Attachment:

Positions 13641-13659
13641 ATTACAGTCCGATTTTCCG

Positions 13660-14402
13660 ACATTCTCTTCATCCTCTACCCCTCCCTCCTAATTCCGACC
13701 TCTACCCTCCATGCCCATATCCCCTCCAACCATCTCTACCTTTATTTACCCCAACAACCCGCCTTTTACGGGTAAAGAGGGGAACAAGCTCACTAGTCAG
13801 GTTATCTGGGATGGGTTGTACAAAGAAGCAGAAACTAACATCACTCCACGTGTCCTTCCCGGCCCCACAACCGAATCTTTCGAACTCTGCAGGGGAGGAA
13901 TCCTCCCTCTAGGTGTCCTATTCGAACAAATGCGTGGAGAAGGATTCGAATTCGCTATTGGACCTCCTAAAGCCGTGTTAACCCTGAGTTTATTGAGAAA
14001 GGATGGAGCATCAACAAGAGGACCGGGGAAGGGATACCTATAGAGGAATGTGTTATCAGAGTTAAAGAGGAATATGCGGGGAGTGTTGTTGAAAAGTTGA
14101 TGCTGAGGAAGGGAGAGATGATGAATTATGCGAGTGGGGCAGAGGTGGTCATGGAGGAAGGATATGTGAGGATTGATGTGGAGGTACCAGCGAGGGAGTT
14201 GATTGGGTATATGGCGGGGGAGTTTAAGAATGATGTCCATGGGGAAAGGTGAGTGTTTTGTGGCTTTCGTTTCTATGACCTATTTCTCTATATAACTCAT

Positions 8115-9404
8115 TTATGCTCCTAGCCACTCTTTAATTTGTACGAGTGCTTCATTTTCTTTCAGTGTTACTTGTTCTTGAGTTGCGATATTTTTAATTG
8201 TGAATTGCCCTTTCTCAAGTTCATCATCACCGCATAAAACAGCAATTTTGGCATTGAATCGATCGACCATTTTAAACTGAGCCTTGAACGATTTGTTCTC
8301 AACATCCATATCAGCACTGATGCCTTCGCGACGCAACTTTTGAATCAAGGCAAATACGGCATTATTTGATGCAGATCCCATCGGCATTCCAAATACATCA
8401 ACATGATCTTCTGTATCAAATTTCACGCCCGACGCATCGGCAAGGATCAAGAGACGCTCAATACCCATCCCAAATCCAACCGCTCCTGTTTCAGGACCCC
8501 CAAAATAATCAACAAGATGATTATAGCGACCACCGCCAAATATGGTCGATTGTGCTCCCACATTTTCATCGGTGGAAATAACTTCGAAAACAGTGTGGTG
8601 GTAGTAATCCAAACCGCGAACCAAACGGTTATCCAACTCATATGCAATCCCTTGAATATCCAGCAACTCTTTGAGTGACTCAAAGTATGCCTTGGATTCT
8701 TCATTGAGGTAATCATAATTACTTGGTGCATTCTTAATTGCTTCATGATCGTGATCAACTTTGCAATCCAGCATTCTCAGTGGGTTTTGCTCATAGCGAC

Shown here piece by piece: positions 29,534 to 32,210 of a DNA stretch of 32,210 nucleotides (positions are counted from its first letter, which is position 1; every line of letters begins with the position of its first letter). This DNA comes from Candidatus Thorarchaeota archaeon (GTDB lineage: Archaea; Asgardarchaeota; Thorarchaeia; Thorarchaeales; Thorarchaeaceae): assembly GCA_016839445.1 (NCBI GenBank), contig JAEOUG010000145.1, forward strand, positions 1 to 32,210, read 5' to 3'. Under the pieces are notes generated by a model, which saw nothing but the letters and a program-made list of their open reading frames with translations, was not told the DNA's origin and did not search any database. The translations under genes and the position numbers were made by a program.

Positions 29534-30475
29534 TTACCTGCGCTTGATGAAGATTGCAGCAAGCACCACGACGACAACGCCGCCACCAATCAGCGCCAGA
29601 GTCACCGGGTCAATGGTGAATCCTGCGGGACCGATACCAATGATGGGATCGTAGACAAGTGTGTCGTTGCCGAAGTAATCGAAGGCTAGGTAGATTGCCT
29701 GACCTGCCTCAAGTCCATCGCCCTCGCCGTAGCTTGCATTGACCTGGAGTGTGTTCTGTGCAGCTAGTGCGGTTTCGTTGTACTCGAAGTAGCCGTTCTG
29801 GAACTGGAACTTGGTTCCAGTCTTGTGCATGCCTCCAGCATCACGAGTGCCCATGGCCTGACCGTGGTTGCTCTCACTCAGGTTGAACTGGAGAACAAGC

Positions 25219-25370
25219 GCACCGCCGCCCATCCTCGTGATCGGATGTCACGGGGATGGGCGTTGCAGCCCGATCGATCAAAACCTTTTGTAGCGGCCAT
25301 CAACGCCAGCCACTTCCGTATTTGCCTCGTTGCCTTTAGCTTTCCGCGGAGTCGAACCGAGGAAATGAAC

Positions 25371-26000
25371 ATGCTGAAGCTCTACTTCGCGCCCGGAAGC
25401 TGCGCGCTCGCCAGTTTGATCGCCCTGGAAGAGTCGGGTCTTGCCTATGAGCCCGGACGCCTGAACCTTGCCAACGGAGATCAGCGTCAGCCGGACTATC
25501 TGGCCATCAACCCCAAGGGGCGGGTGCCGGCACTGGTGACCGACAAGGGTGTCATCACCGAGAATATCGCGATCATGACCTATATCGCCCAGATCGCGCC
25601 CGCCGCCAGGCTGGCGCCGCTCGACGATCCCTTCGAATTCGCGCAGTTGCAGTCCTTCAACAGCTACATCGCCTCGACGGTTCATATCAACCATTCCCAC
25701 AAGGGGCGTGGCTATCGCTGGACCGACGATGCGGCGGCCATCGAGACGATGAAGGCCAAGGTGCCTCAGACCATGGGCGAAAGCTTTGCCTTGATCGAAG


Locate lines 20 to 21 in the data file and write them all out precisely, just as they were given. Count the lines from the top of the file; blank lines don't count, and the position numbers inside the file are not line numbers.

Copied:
Positions 29534-30475
29534 TTACCTGCGCTTGATGAAGATTGCAGCAAGCACCACGACGACAACGCCGCCACCAATCAGCGCCAGA